Monday, January 24, 2011

Loosen the Bare Root Plant Labels

Mid-winter is bare root planting time here in most of California (sorry Truckee). Roses, fruit trees, nut trees and berries are bare root bargains this time time of year.

 We've talked about how to plant bare root trees and berries in a previous post.


But, there's one more thing to do after you've planted, added mulch and installed the irrigation:

Loosen the plant label.


Bare root labels are printed on notched, thin strands of flexible plastic. And that flexibility is a temporary condition. By Year 2, if you try to pry loose that label because it's girdling the stem, it'll probably crack off. 

If you don't loosen it now, it may get swallowed up or snapped by the expanding trunk.

If you want to read that label in a few years, loosen it now, at planting time.

And, it's good insurance to write the varieties down in a garden diary (a daily calendar book does nicely; we've been filling the same one since 1990).

Trust me, you won't remember what it is if you don't; I've learned from experience.  I've got a yard of many mysteries.

Friday, January 21, 2011

Starting Tomato, Pepper Seeds Indoors

Every summer, I make the same promise to myself: "Next year, fewer tomato and pepper plants!" And every winter around this time, I try to start small. But somehow, things get out of control...

Late January and early February is the ideal time here in Northern California for starting tomato and pepper seeds indoors. And while you're at it, why not start a few others, such as more cool season leaf crops and summer annual flowers from seed. Those leaf crops (lettuce, spinach, chard) can be transplanted outdoors after about three weeks worth of growth indoors (take a few days to gradually introduce them to the outdoors, perhaps bringing them and their containers back in at night).

Those tomato and pepper plants, along with the summer flowers you started from seed? Keep them protected, indoors, until mid-April. Then, gradually acclimate them to the outdoors as well.

The main problem with outdoor planting of tomato and pepper plants this time of year? Soil temperature. Those summer vegetables do not start actively growing until soil temps reach the mid-60's, and don't really take off with food production until soil temperatures are above 70. Right now? Soil temperatures are hovering around 50 degrees here in the Sacramento area.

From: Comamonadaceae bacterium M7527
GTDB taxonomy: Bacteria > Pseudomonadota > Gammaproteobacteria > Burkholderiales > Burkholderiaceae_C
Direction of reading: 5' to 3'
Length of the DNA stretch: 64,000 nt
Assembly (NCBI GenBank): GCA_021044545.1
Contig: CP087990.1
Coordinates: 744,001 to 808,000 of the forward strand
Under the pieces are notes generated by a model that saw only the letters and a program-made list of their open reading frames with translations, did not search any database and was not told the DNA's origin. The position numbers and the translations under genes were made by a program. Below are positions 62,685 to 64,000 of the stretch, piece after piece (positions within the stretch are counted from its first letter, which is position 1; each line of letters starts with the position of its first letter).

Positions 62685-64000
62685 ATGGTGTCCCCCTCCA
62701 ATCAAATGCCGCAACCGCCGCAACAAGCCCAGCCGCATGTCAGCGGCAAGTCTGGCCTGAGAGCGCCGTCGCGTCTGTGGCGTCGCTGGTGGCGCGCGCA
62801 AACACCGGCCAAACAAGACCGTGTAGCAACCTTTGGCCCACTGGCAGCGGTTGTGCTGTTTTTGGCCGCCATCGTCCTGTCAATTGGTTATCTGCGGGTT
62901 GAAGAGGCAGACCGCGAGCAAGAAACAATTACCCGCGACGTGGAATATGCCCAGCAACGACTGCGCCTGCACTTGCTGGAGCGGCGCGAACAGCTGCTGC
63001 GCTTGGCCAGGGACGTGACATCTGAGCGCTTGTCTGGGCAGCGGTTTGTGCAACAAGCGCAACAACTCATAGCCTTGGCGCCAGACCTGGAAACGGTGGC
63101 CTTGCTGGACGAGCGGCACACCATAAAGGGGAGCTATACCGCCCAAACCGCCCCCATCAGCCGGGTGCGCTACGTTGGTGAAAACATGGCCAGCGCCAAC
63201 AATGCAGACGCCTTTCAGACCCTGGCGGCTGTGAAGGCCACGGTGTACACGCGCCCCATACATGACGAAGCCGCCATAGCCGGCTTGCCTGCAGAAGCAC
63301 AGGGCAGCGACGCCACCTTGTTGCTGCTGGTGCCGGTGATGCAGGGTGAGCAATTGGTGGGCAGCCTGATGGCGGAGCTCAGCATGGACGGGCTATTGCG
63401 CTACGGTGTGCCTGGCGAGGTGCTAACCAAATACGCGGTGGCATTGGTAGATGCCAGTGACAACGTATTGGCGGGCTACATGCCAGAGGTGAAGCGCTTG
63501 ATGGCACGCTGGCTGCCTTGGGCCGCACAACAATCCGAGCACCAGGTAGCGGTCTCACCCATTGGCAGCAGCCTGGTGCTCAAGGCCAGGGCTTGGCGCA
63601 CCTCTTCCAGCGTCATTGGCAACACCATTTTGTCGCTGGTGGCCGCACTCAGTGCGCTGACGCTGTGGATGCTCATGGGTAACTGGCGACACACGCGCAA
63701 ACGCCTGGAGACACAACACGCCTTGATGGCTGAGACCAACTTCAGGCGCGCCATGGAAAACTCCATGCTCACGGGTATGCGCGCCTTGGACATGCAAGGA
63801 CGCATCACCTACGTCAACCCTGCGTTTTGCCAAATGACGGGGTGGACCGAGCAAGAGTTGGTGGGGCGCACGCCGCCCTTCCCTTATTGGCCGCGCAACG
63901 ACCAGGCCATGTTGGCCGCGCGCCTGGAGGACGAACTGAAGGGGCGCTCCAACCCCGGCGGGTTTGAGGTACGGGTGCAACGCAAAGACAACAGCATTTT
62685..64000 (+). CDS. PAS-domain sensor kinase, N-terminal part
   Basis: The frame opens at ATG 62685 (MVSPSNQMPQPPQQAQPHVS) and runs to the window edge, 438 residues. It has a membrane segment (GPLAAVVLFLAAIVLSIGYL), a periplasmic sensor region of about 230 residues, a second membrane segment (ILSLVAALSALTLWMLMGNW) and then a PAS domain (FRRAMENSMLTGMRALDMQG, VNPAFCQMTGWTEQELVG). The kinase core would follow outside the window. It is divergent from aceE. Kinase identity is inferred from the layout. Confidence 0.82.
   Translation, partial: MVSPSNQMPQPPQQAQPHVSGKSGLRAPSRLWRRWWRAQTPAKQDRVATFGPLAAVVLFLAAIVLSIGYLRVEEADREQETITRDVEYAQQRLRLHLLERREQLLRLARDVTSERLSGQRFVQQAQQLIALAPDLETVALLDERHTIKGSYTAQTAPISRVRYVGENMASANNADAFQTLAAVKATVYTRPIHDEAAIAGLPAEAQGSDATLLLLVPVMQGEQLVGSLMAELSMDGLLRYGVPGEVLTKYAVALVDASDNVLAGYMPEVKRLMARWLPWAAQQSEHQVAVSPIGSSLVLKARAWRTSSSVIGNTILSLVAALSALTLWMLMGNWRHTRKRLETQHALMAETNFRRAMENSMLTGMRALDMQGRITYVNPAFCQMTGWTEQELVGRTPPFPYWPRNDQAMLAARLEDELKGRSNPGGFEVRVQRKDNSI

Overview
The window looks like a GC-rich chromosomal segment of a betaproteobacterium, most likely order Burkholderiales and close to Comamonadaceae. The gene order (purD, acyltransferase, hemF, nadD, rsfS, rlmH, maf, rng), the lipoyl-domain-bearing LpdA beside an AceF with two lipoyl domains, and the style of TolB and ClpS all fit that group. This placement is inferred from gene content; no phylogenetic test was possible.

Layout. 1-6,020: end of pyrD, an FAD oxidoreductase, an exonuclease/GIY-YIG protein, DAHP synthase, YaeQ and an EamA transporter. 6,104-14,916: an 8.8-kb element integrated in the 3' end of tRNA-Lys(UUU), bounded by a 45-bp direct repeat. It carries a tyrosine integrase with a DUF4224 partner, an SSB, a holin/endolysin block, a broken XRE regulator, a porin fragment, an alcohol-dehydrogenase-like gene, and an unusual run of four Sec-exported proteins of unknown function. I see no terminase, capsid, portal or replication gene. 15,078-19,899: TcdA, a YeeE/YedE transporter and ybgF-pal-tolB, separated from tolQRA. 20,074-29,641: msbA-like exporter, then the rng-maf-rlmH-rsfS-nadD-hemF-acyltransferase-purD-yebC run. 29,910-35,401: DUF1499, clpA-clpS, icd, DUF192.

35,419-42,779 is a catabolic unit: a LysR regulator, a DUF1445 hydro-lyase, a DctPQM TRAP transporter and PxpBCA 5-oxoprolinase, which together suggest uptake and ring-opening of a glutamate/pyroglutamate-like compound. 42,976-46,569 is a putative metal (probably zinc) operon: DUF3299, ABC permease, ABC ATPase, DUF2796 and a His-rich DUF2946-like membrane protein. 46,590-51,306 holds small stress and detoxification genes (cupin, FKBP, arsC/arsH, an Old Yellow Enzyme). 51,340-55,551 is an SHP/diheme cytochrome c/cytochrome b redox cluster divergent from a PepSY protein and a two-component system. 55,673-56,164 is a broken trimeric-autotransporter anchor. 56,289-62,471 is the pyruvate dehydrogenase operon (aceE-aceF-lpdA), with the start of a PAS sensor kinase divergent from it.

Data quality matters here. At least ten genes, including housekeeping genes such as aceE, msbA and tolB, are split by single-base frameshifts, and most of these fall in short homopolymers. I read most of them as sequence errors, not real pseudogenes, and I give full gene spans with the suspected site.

Another good reason to delay outdoor planting of those young vegetables until late April-early May: the wind. March is a very windy month in the Central Valley, with northerly winds hitting 20-30 miles per hour, for several days.

What you need to start your seeds:
• A sunny, indoor window or greenhouse.
• Small pots or flats with good drainage. Clean thoroughly.
• An easy draining, pathogen-free soil mix, preferably soilless.
• No greenhouse? Use good quality light fixtures.
• Air movement.
• Small amounts of fertilizer.
• Seed heating mat (optional).

If you are starting your seeds indoors, you would benefit from an extra lighting system, such as fluorescent bulbs hung a few inches above the plants. If the light source is too far away, the plants will get leggy.

I like to use 3"- 4" azalea pots for starting seeds of tomatoes and peppers. I will plant three or four seeds per pot. When they come up and put on two sets of leaves (about three weeks after germination), I'll transplant them to their own pot.

(NOTE: this is how a small number of plants becomes wayyyyy too many, in a hurry!).
Those old six packs and partitioned flats are ideal for starting green, leafy crops. Thin out the seedlings so that there is only one remaining in each cell.

The real key to seed starting success? The soil. More exactly, the soilless mix. Using soil from your garden to start seeds is filled with threats to seed survival: competition from weed seeds, soil-borne diseases, and too heavy a soil. Damping off, a common malady of new seedlings, is due to cool, wet, heavy soil, a perfect environment for pathogens, especially pythium.

Using a soilless mix to start seeds helps avoid introduction of those pathogens. You can purchase bags of "Seed Starting Mix" at your favorite nursery. 

Or, make your own. The recipe I use:

4 parts well aged compost
2 parts peat moss or coir (be sure to thoroughly moisten the peat moss first)
1 part perlite (aids drainage)

If you are worried that the mix you are using is too heavy, you can help your seeds get off to a good start with bottom heat, via a seed heating mat. These are especially useful for germinating pepper seeds, which need higher temperatures to germinate.

Put the seed starting mix in each pot or flat, and then thoroughly soak it. Although it isn't necessary for starting seeds, you can add a diluted liquid fertilizer at this time. I tend to use fish emulsion (5-1-1 NPK) and a sea kelp product, which promotes root production. Generally, there is no need to fertilize until the seed has produced two sets of true leaves. 

"True Leaves" look like the finished product. The first two leaves that emerge from a seed are usually oval shaped cotyledons, which are embryonic leaves.

The seeds are planted just below the soil surface in each pot, no more than a half inch deep.

Once the seeds are up and growing, introduce some air movement into the room, such as a house fan. This helps the new plants avoid diseases. And, air movement can help strengthen tomato stems, according to Debbie Flower, professor of horticulture at American River College, where they use fans in their greenhouses, for up to 16 hours a day.